Tarr's film builds on a thought, a musing (taken from the film's synopsis): 1889. German philosopher Friedrich Nietzsche witnessed the whipping of a horse while traveling in Turin, Italy. He tossed his arms around the horse's neck to protect it then collapsed to the ground. In less than one month, Nietzsche would be diagnosed with a serious mental illness that would make him bed-ridden and speechless for the next eleven years until his death. But whatever did…
Sculpting in time,poem of the wind. The Turin Horse(2011) is an achievement in language of cinema. Our existence is the greatest cinema and perhaps the finest and simultaneously the unbearable one.
Like other remarkable Bella Tarr film almost nothing happens in comparison with some other film, but that's the beauty of his films. His world are full of stark dry landscape,wind,elements of nature, dust,basic daily routine,instictive cruelty,philosophical monologue and obviously of time and space. His long takes are not cliche, they are natural and amusing like ancient cave painting.
The Turin Horse is not a mere entertain nor a philosophical brag. It is a challenge to our soul and EXISTENCE.
Watching this in a triple feature with "Winter Sleep" and "Jeanne Dielman, 23 Quai du Commerce, 1080 Bruxelles" was the best filmgoing experience I've ever had at home. Please try it some time if you suddenly have 9 hours to spend. 10/10.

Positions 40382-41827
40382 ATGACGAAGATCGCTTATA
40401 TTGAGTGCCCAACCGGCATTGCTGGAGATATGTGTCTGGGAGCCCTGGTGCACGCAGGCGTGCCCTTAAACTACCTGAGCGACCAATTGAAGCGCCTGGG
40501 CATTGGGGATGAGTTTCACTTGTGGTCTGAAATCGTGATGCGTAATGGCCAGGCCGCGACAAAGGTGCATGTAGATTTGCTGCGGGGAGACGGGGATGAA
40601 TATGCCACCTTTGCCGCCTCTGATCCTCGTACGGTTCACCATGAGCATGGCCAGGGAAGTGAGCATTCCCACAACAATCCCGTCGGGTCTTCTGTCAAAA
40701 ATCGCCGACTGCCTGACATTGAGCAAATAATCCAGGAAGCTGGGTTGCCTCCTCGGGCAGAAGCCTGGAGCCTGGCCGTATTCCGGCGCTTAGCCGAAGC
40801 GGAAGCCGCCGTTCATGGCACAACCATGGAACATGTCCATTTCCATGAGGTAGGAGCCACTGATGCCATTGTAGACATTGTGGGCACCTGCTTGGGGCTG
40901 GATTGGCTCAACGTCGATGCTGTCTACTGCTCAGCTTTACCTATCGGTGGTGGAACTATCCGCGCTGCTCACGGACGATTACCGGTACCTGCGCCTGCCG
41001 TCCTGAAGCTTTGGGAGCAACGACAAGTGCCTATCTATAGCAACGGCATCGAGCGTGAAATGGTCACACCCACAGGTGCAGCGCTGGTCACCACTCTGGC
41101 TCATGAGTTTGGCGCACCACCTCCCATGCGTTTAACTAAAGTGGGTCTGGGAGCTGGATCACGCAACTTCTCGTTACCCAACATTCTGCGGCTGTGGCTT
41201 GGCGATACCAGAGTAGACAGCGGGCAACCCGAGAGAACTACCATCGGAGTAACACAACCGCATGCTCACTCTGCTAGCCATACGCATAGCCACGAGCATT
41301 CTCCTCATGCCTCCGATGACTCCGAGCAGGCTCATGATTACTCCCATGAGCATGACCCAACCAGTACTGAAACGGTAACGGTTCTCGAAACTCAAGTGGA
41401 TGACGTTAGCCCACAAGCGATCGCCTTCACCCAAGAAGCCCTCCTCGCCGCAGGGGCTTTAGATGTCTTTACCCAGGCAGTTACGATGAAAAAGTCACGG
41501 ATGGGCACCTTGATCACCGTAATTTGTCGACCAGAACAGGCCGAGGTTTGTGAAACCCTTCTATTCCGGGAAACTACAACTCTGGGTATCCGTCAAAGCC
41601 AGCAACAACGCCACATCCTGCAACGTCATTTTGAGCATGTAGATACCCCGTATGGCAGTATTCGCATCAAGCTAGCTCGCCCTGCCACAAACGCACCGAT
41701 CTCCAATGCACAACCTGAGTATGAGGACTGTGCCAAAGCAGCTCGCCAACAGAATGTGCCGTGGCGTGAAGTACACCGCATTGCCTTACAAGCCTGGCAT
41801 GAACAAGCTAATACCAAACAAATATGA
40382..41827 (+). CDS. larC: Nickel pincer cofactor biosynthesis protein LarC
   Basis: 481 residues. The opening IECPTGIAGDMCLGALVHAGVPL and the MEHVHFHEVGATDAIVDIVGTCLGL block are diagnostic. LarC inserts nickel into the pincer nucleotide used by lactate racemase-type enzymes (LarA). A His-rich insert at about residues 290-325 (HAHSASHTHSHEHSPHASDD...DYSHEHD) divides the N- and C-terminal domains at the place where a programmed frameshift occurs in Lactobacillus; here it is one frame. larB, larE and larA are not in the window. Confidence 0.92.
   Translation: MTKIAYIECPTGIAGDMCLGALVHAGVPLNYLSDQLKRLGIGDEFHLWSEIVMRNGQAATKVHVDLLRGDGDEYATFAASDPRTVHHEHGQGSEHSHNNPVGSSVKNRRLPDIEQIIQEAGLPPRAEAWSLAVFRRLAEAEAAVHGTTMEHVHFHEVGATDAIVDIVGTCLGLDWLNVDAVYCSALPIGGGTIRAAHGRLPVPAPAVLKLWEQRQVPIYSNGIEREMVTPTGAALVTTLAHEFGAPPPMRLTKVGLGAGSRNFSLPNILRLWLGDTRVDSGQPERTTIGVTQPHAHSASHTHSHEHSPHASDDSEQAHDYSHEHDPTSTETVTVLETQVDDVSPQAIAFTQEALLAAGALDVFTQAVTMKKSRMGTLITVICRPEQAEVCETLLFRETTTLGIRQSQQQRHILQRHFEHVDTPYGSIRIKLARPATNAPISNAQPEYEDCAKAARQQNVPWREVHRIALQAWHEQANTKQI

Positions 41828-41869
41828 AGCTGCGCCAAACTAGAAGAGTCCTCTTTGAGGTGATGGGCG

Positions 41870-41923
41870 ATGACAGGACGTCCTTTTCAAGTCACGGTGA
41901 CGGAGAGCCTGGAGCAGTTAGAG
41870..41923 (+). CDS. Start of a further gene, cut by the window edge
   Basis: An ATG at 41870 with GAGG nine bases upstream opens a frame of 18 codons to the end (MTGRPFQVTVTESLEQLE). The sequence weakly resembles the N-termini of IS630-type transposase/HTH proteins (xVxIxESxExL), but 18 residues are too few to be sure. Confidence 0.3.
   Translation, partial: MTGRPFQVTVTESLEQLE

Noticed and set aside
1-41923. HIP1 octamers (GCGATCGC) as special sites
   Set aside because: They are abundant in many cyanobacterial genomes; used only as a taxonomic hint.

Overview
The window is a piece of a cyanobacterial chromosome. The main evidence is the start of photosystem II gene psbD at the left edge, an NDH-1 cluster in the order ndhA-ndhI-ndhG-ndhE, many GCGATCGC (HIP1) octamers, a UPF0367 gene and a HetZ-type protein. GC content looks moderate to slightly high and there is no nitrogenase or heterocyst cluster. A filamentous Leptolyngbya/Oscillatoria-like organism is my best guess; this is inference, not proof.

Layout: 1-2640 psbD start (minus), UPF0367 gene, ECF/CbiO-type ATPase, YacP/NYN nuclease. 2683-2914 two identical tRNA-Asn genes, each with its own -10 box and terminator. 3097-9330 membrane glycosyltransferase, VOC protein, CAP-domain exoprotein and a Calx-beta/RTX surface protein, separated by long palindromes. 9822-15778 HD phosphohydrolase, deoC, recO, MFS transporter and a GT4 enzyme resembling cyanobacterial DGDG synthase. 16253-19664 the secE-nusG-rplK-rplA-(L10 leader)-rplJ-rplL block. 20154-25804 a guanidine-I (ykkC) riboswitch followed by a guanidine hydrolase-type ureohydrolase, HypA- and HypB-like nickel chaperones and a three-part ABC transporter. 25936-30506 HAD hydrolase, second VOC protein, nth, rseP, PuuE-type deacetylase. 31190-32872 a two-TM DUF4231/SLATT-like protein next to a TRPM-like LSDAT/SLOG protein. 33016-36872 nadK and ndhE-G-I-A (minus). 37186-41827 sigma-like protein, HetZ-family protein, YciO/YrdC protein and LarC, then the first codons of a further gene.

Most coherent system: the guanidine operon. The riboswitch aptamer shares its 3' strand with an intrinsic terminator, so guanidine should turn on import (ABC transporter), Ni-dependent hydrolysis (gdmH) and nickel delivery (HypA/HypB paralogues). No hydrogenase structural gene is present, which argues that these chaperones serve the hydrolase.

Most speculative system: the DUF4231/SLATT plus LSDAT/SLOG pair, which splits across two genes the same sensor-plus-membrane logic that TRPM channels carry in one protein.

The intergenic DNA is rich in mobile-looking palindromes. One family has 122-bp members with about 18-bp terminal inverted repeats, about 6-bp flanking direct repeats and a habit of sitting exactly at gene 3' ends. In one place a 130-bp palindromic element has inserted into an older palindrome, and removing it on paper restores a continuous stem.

This review reportedly contains spoilers. I can handle the truth.
Il cinema delle arti è la più costrittiva. Per carità di Dio, oggi i film si possono interrompere, e anche ieri si poteva uscire a mezzo dalla sala indignati. Il cavallo di Torino ci costringe a vedere e rivedere ogni gesto per 5 volte. Dire che richieda pazienza è una mezza bugia. Serve pazienza, nel senso schietto: rivedere per 2 ore mezza le stesse azioni richiede pazienza. Ma non è vero che il significato del film resti oscuro. L'Apocalisse è presente, i riferimenti a Nietzsche sono dichiarati dall'inizio, e a fugare ogni dubbio e perplessità ideologica giunge il monologo - l'unico - del personaggio Ospite. La domanda è se per mostrare l'annoiato ripetersi e quindi spegnersi dell'esistenza serva davvero mostrare…